• Jan 31, 2010
After gathering real-time transaction data from 8,900 automotive franchisees across the U.S., J.D. Power and Associates predicts new-vehicle retail sales will have declined for January 2010 compared to one year ago. January's new-vehicle sales are expected to come in at 500,900 units, which represents a seasonally adjusted annualized rate (SAAR) of 7.9 million units. In January of 2009, the SAAR was 8.8 million units. December 2009 was a particularly strong sales month – thanks to heavy marketing and aggressive incentive programs – making it a tough act to follow. To wit:
"January is typically a weak selling month, but this month is particularly impacted by December's strong close and extra selling weekend," said Jeff Schuster, executive director of global forecasting at J.D. Power and Associates. "However, the sales pace has been improving as January continues, which is an encouraging sign for the recovering industry."
Not to be confused with new-vehicle retail sales, fleet sales are expected to increase significantly when compared to the same slow period last year. When fleet- and new-vehicle units are combined, the month's outlook is more promising. According to J.D. Power, total sales for January 2010 are projected at 659,000 units, up nine percent from the same month last year. Carried forward, the global marketing firm is predicting 2010 total vehicles sales at 11.5 million – and these numbers may be even higher as the industry recovers, thereby loosening credit and improving leasing availability. Check out the press release after the jump.

[Source: J.D. Power and Associates]

PRESS RELEASE

J.D. Power and Associates Reports:
New-Vehicle Retail Sales Off to a Slow Start in 2010
As January Selling Rate Pulls Back from December 2009 Rally

Favorable Inventory Levels and Recovering Demand Boost North American Production

WESTLAKE VILLAGE, Calif.: 22 January 2010 - The new-vehicle retail selling rate in January is expected to decline compared with both December 2009 and one year ago, according to J.D. Power and Associates, which gathers real-time transaction data from more than 8,900 franchisees across the United States.

January new-vehicle retail sales are expected to come in at 500,900 units, which represents a seasonally adjusted annualized rate (SAAR) of 7.9 million units, compared with 8.8 million units in January 2009. This month's selling rate is down from 8.9 million units in December 2009-one of the stronger sales months in 2009, in part due to robust marketing and incentive programs.

"January is typically a weak selling month, but this month is particularly impacted by December's strong close and extra selling weekend," said Jeff Schuster, executive director of global forecasting at J.D. Power and Associates. "However, the sales pace has been improving as January continues, which is an encouraging sign for the recovering industry."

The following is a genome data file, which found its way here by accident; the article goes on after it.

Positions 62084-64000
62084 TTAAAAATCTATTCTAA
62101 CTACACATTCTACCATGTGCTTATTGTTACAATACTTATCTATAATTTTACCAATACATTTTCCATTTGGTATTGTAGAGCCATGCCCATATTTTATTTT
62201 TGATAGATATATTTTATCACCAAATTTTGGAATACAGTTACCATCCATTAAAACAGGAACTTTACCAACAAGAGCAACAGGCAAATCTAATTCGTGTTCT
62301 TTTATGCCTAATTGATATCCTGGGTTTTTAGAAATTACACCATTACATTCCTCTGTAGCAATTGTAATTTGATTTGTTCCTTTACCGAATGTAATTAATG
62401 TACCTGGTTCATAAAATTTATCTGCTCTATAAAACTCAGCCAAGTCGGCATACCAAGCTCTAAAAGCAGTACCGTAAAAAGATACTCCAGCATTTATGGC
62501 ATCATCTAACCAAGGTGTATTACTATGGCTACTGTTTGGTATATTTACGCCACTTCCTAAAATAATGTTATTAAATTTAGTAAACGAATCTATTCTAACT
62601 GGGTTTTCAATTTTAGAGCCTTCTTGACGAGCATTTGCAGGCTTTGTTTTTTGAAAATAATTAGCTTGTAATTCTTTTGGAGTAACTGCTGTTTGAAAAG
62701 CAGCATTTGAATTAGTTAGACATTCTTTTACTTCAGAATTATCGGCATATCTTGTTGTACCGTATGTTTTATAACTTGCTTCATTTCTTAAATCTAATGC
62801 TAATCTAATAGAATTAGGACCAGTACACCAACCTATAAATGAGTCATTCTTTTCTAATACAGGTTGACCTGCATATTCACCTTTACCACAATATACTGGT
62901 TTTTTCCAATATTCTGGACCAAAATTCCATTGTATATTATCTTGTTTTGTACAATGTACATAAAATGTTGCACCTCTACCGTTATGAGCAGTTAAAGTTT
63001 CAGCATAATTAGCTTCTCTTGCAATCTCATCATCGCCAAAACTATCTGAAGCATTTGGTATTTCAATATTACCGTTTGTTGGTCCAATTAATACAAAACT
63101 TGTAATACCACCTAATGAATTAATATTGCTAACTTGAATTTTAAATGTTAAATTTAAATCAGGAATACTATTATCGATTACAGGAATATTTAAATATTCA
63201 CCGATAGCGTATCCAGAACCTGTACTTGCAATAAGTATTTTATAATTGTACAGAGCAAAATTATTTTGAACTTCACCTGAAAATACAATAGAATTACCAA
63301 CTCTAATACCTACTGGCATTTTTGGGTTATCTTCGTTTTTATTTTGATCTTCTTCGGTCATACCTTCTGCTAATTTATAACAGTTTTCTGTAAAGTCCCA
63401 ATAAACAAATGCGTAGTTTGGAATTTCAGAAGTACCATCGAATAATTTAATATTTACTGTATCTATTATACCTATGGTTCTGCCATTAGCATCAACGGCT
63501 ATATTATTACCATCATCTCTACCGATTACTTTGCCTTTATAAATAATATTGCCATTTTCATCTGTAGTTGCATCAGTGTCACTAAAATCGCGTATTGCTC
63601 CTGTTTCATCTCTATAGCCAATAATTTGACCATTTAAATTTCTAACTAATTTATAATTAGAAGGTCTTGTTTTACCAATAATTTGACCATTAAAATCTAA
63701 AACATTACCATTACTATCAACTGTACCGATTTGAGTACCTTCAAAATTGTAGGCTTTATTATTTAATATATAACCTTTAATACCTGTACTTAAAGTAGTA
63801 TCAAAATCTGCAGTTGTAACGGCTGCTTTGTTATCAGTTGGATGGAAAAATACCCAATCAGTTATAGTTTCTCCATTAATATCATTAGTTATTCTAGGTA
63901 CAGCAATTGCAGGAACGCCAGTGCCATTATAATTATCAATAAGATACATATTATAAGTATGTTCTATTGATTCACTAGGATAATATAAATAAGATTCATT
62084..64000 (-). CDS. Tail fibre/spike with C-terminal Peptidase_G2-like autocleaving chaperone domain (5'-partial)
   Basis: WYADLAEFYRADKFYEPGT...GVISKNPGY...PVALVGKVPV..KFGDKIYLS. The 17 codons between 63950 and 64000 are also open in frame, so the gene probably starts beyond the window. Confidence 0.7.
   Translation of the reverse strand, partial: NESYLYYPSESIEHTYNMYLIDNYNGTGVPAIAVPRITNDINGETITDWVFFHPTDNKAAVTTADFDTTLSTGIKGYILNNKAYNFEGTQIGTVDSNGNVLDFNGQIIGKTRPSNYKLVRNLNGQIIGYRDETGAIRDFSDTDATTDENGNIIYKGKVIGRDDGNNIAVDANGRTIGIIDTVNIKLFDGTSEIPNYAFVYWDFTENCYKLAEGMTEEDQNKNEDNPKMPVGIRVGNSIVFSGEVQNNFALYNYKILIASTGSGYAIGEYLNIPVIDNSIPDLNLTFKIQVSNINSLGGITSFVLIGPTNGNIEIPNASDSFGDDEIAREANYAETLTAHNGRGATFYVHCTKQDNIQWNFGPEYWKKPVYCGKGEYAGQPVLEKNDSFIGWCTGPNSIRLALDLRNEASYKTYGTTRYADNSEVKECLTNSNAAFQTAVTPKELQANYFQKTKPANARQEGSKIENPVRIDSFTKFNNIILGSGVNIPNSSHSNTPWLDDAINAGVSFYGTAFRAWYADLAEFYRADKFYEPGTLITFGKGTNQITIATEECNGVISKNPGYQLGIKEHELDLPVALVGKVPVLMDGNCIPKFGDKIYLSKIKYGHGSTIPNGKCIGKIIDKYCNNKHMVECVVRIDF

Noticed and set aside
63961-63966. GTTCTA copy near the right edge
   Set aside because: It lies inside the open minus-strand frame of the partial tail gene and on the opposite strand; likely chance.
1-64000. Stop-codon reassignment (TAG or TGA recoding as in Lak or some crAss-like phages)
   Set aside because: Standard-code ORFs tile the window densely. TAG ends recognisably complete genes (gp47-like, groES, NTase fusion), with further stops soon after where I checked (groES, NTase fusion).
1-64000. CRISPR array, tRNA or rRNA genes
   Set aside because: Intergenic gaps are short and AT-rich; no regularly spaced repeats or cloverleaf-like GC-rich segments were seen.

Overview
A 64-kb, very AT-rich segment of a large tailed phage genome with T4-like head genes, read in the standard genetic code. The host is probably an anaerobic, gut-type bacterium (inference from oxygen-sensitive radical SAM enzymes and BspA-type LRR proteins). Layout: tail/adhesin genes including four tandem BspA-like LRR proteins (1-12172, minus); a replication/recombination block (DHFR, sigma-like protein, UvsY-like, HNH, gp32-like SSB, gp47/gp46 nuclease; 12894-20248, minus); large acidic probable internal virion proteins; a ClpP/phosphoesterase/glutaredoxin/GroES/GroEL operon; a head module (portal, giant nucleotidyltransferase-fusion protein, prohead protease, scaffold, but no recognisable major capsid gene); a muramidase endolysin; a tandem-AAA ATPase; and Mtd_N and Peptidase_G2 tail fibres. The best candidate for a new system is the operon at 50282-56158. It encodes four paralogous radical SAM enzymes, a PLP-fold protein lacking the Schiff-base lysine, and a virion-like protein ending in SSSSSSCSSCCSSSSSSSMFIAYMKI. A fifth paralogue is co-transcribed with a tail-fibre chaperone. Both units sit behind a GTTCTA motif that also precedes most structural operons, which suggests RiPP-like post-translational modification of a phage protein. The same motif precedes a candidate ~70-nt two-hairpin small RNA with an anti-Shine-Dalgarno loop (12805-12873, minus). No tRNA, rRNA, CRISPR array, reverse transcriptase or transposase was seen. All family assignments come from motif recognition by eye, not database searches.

Fleet sales are expected to increase substantially from January 2009, which marked the lowest fleet level last year. As a result, total sales for January 2010 are projected to come in at 659,000 units, up 9 percent from January 2009. The January SAAR for total light-vehicle sales is expected to increase to 10.1 million units, compared with 9.6 million units one year ago.

J.D. Power and Associates is maintaining its 2010 forecast at 11.5 million units for total sales and 9.5 million units for retail sales. However, with improved leasing availability, loosening credit and healthier economic conditions, the industry's recovery could be more pronounced.

Vehicle inventory is currently at a 53-day supply, compared with 94 days in January 2009. The improved inventory level, combined with growing demand, is leading to increases in North American vehicle production in the first quarter of 2010. Production is expected to increase by nearly 70 percent to 2.8 million units during the first three months of 2010, compared with 1.7 million units during the same period one year ago.

"While North American production remains well below historic levels, the near-term boost will provide much-needed support to the automotive supply base," said Schuster. "Year-over-year increases are expected to continue throughout 2010, resulting in a projected 2 million-unit increase, compared with 2009 levels."



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    • 1 Second Ago
  • 3 Comments
      • 4 Years Ago
      @Aznauto - Several indicators point toward 14M, and that credit is the primary (not sole) reason why it's down. Do you really think lenders alone will shrink the active size of the fleet? If so, at what point will the fleet begin growing at an 'organic' (defined for this question as 'in proportion to miles driven per year') rate? I have a good friend who believes as you do, but the jury is still out for me.

      On the article's point, though, I wonder how much of the shrink is due to 2 of the top 10 and 5 of the top 20 vehicles of 2009 being stunted by the Toyota recalls (I know not all are under recall, but not everyone does).

      It'll be interesting to see...
      • 4 Years Ago
      I look at it like this:
      - US population of potential drivers is about 180M people (18 to 65), so that's a fair proxy for the maximum number of cars in service.
      - there are currently over 250M cars on the road, and most of these are newer and functional
      - 10M cars per year seems very possible for several years, until the glut of cars winds down and the ratio of cars : drivers gets closer to 1:1